f you’re ready to let your geek flag fly, SoDak Con is for you. Founder and executive director Shareece Tatum wants to give people who like geeky things a safe place to be themselves. She describes it as “a very welcoming place that lets you be who you are and let you geek out about your fandoms.”

SoDak Con is South Dakota’s largest geek convention. The three-day festival started in 2008 and has since grown to welcome 1,500 attendees per day. This year, it will be held June 24-26 at the Rushmore Plaza Civic Center in Rapid City.

Tatum started miniature manga (Japanese Comic Books) events at the Waldenbooks Store in the Rushmore Mall. She did the events for one year before attending Nan Desu Kan, which is Denver’s Largest Anime Convention. Tatum says that when she went to that convention, she developed a drive to bring that magic to the Black Hills Area. SoDak Con started out as an anime convention but rebranded two years ago as an all-over geek convention.

“We always welcomed anyone to come, but it wasn’t until we rebranded that we started to offer more content that wasn’t strictly anime,” explained Tatum.

If anyone is skeptical, Tatum says no matter what your geek is, you will be welcome. You can come have a fun time to enjoy meeting and hanging out with people that like the same things that you do.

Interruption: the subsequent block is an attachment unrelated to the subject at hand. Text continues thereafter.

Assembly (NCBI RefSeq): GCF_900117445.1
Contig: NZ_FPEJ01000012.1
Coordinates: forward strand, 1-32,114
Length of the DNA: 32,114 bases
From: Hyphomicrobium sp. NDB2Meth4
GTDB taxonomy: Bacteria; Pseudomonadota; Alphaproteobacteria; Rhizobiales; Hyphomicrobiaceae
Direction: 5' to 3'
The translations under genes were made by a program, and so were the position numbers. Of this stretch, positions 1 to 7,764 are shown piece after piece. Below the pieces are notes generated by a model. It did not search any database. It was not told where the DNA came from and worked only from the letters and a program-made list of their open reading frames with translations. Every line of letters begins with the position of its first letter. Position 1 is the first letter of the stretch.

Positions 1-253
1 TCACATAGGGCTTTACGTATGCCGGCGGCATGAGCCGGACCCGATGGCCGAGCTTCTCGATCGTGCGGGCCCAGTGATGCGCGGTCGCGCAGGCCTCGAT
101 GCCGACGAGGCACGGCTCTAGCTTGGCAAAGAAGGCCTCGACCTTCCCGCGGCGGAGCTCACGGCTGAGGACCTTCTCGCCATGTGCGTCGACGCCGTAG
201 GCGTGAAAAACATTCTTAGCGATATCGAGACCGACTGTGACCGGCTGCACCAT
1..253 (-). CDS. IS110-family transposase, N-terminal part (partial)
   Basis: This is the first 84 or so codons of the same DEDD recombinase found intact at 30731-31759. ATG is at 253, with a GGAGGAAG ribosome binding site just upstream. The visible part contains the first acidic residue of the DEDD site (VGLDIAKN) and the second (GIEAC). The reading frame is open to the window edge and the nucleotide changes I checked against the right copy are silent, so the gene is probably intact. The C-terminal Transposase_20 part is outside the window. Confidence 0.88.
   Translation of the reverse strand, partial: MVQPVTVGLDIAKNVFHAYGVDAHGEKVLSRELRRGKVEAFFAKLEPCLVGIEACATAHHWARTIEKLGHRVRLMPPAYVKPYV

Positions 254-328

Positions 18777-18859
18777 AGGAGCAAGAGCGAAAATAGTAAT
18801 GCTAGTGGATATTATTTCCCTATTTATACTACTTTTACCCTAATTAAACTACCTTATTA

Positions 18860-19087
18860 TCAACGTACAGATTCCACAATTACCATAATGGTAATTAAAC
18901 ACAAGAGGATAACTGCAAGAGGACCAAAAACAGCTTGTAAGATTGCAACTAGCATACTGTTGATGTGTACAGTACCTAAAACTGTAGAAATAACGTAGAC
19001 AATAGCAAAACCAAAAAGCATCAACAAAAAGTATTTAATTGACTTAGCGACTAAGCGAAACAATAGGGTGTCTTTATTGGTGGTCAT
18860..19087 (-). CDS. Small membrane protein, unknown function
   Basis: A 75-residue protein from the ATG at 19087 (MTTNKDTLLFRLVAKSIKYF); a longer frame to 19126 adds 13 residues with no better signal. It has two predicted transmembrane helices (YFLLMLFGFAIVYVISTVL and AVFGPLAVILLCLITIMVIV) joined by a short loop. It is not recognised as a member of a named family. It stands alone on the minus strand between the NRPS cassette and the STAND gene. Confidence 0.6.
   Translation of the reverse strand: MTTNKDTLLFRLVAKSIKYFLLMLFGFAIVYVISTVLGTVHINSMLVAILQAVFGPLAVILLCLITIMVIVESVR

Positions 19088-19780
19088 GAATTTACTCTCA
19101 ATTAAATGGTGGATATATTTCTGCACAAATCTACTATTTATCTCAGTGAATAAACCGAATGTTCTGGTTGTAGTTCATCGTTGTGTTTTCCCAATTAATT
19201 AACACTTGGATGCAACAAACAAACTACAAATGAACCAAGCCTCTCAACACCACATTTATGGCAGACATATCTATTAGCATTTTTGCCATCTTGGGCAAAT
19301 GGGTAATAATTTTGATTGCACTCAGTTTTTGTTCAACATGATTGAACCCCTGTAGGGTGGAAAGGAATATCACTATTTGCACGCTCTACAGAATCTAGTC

“The event will feature special guests, including some big stars,” she promised. “We have Dante Basco coming – many know him as Rufio from Hook – and Prince Zuko from Avatar, The Last Airbender.”

A cosplay (costume) competition is a huge part of the event, and every year the contestants show up in outfits that look like that they came straight from the screen. One of the main events on Sunday is a high fashion show, which includes two designers and the winners from the cosplay contest.

Additionally, there will be panels, an art show, manga and geek library, a tabletop gaming room, plus a video gaming room and live video room. Another thing for attendees to check out is a vendor area and artist alley.

The vendor area features around 20 mass market vendors that come in from all over the nation, including those that sell figurines, Japanese candy, comic books, prop weapons, and just about anything you could want in geek merchandise. The artist alley is the event’s vendor area, filled with about 30 artisans selling wares that include fan art and fan art inspired crafts.

Since SoDak Con was founded, two great things have come out of it other than the convention. There is now a community outreach charity group called Bunny’s Heroes that takes cosplayers of well-known characters from Disney and comic books to visit hospitals and help at events for Make-A-Wish and Storybook Island. There is also a Masquerade Ball every October, where cosplayers dress in formalwear. A full court is appointed and there is a mixture of ballroom and dance music.

For those who are apprehensive or have never experienced anything like SoDak Con, don’t worry. Tatum says guests will be exposed to a completely different entertainment and artistic industry that they otherwise wouldn’t even know about, and a community that is welcoming and full of energy and enthusiasm. She hopes that SoDak Con will broaden the artistic value and acceptance of artwork that isn’t the norm.

Pre-registration is $40 for the weekend or $85 for “premium,” which includes front row seating at all main events, a convention t-shirt, early admittance into the dealers’ room, and a loot bag. Door prices are $45 for the weekend or $25 per day. For more info, visit sdcon.org.

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